Electroconvulsive therapy in a patient with moyamoya syndrome

Erica Ghignone*, Lisa Rosenthal, Robert Brett Lloyd, Samdeep Mouli, Stephen Dinwiddie

*Corresponding author for this work

Research output: Contribution to journalArticlepeer-review

1 Scopus citations


We report on a 30-year-old woman diagnosed with moyamoya syndrome resulting from sickle cell disease who developed catatonia and was successfully treated with electroconvulsive therapy (ECT). Neuroimaging revealed severe tandem narrowing of the left internal carotid artery with diminished cerebral blood flow, moderate narrowing of the right supraclinoid aspect of the right internal carotid artery, and associated numerous lenticulostriate collaterals bilaterally, consistent with moyamoya. The patient presented with mutism; posturing; immobility; stupor; withdrawal; refusal to eat, drink, or speak; and staring, supporting a diagnosis of catatonia. It initially responded to a lorazepam challenge; however, a complicated hospital course and deterioration of the patient's condition, including septic shock, delirium, and continued catatonic symptoms, led to the pursuit of ECT to treat her symptoms. We discuss the risks involved with the administration of ECT in a patient with fragile cerebral vasculature and the successful treatment of catatonia in this patient without resultant stroke or cerebral hemorrhage.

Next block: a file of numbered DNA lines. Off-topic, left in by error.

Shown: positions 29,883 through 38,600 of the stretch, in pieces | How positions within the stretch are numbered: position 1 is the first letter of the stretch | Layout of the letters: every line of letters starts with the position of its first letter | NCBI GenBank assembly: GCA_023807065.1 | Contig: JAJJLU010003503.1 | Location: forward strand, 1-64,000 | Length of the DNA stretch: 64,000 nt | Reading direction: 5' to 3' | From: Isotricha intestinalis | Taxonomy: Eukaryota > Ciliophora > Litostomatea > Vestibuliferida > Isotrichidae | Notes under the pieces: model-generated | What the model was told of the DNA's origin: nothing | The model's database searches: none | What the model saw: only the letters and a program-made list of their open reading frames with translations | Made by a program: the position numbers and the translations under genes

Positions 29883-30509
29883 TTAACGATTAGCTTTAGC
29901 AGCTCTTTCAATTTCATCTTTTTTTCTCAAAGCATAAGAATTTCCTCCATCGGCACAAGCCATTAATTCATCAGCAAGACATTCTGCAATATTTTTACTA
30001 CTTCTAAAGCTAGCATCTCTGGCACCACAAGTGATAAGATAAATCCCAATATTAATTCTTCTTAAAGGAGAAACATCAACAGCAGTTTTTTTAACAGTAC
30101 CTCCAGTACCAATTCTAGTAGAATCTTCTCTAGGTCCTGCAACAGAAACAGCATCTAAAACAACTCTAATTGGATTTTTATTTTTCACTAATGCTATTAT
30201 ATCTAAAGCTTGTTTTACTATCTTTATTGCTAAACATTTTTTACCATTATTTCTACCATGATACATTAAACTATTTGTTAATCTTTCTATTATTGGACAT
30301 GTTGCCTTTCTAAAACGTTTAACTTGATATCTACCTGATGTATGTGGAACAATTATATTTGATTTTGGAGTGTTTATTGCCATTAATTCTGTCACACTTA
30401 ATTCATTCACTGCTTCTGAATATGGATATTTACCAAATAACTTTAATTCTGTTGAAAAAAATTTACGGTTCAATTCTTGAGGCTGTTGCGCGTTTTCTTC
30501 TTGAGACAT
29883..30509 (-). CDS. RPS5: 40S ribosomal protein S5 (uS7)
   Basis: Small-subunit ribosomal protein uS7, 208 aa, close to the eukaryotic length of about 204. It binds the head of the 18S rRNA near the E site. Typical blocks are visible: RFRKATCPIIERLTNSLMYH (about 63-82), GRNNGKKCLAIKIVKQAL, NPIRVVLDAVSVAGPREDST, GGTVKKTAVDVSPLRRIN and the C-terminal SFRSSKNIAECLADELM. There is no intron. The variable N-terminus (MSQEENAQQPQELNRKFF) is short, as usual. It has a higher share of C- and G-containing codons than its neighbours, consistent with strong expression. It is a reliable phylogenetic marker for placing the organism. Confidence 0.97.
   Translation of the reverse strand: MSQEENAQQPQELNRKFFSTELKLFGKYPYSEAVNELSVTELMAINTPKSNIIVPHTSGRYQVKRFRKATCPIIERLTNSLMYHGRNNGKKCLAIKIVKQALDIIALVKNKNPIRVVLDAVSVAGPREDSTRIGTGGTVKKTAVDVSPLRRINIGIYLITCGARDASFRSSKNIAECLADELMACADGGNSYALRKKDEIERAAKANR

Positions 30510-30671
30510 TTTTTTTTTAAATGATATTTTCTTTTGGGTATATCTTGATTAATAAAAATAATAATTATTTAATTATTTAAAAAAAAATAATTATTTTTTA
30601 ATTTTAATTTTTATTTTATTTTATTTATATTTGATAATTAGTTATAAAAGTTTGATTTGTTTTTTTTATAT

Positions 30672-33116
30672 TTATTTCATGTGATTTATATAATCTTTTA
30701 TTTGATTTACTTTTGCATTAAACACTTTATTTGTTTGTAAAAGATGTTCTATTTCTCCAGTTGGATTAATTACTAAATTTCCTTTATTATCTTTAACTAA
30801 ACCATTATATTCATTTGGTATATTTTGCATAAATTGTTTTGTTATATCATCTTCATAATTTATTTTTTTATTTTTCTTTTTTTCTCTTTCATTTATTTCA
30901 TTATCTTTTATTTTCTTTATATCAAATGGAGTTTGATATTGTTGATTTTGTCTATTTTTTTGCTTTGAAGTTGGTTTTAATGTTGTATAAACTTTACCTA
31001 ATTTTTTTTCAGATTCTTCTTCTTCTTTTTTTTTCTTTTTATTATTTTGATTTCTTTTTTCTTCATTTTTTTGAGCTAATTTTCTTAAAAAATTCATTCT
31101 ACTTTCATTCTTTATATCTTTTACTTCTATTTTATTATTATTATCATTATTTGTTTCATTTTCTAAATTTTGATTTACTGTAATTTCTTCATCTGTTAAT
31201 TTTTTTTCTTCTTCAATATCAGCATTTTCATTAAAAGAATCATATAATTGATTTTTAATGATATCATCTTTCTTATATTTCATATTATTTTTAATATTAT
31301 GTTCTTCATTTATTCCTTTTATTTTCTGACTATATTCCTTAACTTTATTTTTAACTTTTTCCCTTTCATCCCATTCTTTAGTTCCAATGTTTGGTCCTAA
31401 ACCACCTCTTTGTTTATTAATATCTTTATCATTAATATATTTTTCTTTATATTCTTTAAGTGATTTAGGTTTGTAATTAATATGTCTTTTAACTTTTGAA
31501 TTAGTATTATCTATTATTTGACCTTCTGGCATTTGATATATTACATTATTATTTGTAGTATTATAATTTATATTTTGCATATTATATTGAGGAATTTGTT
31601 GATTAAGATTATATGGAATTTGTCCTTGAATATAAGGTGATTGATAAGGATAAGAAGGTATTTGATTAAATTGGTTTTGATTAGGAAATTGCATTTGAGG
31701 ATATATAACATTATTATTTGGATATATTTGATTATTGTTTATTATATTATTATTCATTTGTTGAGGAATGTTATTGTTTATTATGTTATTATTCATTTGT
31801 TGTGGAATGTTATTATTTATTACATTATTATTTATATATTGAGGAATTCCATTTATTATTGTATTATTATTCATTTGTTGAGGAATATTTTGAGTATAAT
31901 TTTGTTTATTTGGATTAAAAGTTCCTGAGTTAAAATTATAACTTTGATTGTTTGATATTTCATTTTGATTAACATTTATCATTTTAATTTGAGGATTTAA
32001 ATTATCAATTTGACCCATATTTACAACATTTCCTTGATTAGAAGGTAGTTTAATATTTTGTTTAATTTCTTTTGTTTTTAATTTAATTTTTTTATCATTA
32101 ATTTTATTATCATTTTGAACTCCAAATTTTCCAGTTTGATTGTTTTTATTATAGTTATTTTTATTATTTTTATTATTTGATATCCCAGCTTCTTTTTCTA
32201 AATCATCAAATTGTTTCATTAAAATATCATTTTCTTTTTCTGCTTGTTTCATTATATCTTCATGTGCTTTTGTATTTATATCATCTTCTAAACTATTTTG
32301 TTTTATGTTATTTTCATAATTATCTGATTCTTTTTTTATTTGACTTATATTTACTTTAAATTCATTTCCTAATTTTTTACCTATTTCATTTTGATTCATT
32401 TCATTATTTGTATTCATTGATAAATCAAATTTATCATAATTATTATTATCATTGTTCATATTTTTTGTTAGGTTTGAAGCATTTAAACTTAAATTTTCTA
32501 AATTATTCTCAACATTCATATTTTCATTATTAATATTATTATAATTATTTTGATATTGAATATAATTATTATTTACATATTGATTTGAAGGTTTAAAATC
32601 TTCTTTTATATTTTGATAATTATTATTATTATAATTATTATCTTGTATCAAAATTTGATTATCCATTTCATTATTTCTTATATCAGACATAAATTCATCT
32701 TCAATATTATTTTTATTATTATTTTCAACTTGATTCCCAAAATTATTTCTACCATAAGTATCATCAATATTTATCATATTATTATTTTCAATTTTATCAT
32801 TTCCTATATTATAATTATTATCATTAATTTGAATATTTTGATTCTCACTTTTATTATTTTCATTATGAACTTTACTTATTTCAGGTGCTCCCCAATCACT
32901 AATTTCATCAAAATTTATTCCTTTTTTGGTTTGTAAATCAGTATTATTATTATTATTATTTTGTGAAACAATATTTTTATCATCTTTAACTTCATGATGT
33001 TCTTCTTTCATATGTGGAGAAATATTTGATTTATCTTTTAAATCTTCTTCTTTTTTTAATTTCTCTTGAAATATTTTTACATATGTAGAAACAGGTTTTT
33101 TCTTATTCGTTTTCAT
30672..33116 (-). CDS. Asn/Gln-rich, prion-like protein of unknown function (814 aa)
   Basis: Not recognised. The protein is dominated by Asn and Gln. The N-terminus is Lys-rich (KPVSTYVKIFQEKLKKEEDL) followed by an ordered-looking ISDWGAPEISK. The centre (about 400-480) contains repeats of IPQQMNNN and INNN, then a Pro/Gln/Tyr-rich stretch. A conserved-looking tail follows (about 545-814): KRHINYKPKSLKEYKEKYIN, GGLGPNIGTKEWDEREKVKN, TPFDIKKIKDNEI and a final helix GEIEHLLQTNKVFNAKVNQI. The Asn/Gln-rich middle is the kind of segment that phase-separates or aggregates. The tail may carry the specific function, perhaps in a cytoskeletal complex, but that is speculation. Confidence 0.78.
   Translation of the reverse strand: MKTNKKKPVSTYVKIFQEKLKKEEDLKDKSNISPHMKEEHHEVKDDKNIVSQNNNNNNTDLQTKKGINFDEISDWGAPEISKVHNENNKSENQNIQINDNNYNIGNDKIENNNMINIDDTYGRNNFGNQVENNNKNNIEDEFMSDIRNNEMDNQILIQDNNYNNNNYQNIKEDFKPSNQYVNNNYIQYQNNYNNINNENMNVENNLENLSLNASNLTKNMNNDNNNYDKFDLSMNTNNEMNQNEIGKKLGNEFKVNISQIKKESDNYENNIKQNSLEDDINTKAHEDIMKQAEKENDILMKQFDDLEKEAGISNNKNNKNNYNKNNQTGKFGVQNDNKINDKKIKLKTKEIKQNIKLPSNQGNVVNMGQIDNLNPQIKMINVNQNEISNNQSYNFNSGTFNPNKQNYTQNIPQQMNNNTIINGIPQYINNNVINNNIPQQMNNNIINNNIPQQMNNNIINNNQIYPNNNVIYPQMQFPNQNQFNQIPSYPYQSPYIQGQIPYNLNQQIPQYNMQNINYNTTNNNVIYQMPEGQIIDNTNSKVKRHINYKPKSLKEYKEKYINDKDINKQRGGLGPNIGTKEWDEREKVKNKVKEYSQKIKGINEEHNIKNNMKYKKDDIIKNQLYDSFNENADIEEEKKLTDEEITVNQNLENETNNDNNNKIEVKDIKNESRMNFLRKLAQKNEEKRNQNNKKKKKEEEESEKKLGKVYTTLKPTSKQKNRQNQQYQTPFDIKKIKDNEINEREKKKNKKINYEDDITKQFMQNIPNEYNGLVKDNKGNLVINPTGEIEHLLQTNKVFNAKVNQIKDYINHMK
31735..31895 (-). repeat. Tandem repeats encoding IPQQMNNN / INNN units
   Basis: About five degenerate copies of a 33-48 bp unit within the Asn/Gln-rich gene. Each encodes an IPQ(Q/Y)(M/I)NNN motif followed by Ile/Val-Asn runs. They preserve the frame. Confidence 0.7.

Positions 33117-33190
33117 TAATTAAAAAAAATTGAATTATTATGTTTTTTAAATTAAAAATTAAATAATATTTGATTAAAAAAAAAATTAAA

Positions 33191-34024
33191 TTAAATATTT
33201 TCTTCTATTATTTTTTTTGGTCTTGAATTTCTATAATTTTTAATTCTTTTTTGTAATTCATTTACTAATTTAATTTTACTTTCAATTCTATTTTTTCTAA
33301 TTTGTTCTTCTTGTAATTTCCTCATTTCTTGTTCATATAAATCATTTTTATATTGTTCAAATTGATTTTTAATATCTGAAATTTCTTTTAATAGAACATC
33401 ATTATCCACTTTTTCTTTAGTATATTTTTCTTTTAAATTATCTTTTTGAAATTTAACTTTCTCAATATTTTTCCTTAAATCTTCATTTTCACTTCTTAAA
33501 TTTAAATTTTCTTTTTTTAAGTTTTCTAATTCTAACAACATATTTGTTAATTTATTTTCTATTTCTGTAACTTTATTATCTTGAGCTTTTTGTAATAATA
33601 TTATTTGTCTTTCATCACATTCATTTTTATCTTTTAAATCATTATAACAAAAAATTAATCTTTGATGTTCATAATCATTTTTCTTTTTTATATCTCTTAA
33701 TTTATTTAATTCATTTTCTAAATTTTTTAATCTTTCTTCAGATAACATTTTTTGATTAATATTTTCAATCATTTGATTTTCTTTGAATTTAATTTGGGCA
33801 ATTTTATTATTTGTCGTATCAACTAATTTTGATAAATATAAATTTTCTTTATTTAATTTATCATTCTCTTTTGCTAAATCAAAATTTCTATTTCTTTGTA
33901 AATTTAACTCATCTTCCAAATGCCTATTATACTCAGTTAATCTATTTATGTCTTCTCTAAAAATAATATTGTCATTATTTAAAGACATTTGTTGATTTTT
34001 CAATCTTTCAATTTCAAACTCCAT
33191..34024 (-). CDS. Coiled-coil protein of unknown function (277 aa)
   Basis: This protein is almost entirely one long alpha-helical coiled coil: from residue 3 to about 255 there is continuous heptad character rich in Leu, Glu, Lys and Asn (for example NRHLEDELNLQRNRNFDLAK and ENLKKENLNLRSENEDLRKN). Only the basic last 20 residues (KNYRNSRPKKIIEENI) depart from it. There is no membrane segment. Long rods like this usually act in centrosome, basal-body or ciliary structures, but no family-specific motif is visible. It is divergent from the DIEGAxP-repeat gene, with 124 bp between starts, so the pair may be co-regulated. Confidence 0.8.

Original languageEnglish (US)
Pages (from-to)e14-e16
JournalJournal of ECT
Issue number1
StatePublished - Mar 6 2015


  • catatonia
  • electroconvulsive therapy
  • moyamoya syndrome
  • sickle cell disease

ASJC Scopus subject areas

  • Neuroscience (miscellaneous)
  • Psychiatry and Mental health


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